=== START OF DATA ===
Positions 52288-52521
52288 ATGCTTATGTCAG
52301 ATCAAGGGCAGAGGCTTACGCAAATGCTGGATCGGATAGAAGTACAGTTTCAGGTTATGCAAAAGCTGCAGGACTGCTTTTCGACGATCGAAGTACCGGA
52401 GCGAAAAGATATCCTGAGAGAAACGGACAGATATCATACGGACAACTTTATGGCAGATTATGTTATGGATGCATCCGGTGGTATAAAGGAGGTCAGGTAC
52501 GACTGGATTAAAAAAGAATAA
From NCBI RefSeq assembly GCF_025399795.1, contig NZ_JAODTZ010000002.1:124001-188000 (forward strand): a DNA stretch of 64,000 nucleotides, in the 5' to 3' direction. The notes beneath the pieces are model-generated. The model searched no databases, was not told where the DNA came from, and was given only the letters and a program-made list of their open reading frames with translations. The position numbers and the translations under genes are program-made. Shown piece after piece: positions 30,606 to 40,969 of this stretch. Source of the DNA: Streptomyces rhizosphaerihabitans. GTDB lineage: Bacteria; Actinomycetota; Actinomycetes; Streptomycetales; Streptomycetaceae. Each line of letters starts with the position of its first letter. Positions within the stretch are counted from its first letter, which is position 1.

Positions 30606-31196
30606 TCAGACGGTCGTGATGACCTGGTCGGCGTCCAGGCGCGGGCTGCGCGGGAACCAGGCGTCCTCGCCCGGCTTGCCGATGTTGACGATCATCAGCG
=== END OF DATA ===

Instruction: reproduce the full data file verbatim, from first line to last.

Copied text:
Positions 52288-52521
52288 ATGCTTATGTCAG
52301 ATCAAGGGCAGAGGCTTACGCAAATGCTGGATCGGATAGAAGTACAGTTTCAGGTTATGCAAAAGCTGCAGGACTGCTTTTCGACGATCGAAGTACCGGA
52401 GCGAAAAGATATCCTGAGAGAAACGGACAGATATCATACGGACAACTTTATGGCAGATTATGTTATGGATGCATCCGGTGGTATAAAGGAGGTCAGGTAC
52501 GACTGGATTAAAAAAGAATAA
From NCBI RefSeq assembly GCF_025399795.1, contig NZ_JAODTZ010000002.1:124001-188000 (forward strand): a DNA stretch of 64,000 nucleotides, in the 5' to 3' direction. The notes beneath the pieces are model-generated. The model searched no databases, was not told where the DNA came from, and was given only the letters and a program-made list of their open reading frames with translations. The position numbers and the translations under genes are program-made. Shown piece after piece: positions 30,606 to 40,969 of this stretch. Source of the DNA: Streptomyces rhizosphaerihabitans. GTDB lineage: Bacteria; Actinomycetota; Actinomycetes; Streptomycetales; Streptomycetaceae. Each line of letters starts with the position of its first letter. Positions within the stretch are counted from its first letter, which is position 1.

Positions 30606-31196
30606 TCAGACGGTCGTGATGACCTGGTCGGCGTCCAGGCGCGGGCTGCGCGGGAACCAGGCGTCCTCGCCCGGCTTGCCGATGTTGACGATCATCAGCG